Often the abusive individual considers themselves a “nice guy.” And I say guy even though I’ve worked with many cases where a woman is abusive towards her partner. Often, but not necessarily, substance abuse can be an element that is part of the pattern of abuse.

Victims of emotional abuse suffer enormously. In order for any of us to achieve happiness and psychological health, we need to get our emotional needs met. We need support and to know that we’re loved and cared about, understood, approved of and emotionally and physically safe. If someone is in an emotionally abusive relationship, they’re getting the opposite of that. Depression and injured self-esteem are likely results. Depression, loss of self esteem and self-confidence tend to leave a person feeling dis-empowered, unable to think clearly, and it will tend to leave them feeling stuck and often tolerating the status quo. They are often slow to leave a relationship and often return a number of times before leaving permanently. What they need to do and can do might be obvious to us, but they can’t see it. AND, If we try to make their decision for them, even though we’re doing it with their best interests in mind, we become part of the pattern of taking away their power.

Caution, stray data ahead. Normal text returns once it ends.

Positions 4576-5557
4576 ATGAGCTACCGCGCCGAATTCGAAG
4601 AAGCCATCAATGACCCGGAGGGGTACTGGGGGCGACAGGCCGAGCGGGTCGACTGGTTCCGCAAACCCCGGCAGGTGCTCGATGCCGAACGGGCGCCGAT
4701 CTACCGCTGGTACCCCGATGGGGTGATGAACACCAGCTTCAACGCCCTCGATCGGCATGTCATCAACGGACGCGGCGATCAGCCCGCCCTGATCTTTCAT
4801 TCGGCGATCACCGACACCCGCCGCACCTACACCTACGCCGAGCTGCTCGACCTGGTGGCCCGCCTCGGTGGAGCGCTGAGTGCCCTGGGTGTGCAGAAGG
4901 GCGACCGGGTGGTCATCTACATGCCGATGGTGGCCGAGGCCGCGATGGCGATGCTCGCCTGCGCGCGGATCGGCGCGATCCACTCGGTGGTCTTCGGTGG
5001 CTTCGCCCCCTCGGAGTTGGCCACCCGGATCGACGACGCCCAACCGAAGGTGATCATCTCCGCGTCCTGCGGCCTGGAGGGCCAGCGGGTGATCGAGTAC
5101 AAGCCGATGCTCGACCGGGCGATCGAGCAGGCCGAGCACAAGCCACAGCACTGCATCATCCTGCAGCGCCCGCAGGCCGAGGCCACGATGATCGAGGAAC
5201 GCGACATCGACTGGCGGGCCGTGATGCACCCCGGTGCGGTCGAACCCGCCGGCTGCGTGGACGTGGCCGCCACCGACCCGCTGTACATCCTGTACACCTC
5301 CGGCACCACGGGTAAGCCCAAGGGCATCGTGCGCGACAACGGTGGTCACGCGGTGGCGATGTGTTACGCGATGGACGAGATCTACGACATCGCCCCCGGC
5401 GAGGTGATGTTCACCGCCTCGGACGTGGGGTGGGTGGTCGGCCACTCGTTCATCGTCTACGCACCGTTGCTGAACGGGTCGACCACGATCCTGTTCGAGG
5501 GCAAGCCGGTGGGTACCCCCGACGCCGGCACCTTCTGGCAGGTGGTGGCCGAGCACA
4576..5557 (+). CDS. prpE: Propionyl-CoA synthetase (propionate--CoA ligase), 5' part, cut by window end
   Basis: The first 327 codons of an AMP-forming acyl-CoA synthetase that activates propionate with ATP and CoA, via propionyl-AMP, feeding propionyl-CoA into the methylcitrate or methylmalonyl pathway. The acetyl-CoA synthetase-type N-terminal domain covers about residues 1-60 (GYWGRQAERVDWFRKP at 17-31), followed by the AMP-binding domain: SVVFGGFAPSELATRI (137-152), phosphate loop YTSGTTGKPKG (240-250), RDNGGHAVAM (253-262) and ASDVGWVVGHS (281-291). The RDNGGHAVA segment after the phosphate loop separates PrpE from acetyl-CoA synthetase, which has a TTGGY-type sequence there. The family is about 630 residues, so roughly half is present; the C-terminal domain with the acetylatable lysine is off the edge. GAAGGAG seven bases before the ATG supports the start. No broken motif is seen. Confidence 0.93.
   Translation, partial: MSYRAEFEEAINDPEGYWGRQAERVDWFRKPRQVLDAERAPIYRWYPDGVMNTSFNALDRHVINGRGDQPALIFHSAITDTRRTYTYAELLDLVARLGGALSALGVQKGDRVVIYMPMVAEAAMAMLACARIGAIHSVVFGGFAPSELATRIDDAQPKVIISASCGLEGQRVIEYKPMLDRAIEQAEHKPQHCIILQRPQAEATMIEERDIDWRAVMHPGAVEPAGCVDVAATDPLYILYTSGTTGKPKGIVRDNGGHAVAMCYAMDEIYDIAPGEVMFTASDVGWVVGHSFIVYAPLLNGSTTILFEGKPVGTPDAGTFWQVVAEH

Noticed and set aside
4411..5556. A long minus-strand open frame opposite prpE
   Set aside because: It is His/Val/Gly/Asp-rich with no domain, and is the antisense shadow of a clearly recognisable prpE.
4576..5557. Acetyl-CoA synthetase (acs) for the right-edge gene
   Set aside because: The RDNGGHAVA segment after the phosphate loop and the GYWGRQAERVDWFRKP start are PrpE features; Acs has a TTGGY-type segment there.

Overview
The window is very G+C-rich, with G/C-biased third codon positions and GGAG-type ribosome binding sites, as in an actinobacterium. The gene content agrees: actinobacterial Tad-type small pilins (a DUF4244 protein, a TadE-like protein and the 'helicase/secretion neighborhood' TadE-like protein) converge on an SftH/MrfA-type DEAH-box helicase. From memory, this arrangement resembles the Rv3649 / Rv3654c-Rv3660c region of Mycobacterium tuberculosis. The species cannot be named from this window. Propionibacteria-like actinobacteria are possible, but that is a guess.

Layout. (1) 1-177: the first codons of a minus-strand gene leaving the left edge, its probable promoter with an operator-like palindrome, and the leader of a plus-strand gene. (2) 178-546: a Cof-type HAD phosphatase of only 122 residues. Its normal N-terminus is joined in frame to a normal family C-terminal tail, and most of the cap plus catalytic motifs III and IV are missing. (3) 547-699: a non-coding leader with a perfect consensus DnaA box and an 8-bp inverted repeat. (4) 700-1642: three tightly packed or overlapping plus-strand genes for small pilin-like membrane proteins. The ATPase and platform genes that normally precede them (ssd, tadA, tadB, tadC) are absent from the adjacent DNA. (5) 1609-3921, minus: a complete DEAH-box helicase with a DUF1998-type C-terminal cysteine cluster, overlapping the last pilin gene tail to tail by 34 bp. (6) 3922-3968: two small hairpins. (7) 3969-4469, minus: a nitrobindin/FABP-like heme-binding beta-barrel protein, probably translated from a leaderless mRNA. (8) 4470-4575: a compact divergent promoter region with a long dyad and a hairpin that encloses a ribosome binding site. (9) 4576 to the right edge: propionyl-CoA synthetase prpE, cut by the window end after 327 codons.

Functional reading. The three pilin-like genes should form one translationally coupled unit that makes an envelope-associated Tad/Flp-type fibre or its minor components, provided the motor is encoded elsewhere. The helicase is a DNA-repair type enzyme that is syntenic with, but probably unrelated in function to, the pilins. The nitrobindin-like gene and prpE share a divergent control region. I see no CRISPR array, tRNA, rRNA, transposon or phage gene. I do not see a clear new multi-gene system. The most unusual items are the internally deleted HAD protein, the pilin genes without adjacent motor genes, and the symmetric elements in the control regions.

Patricia Evans wrote a book titled The Verbally Abusive Relationship that can be extremely helpful to anyone experiencing verbal or emotional abuse. I’ve also used this book to help with abusive individuals who are trying to understand and change their behavior and improve their relationship. Often abusive individuals don’t know or understand their behavior and do want to learn and grow.

The Verbally Abusive Relationship by @PatriciaEvans1 helps anyone experiencing emotional abuse.Click To Tweet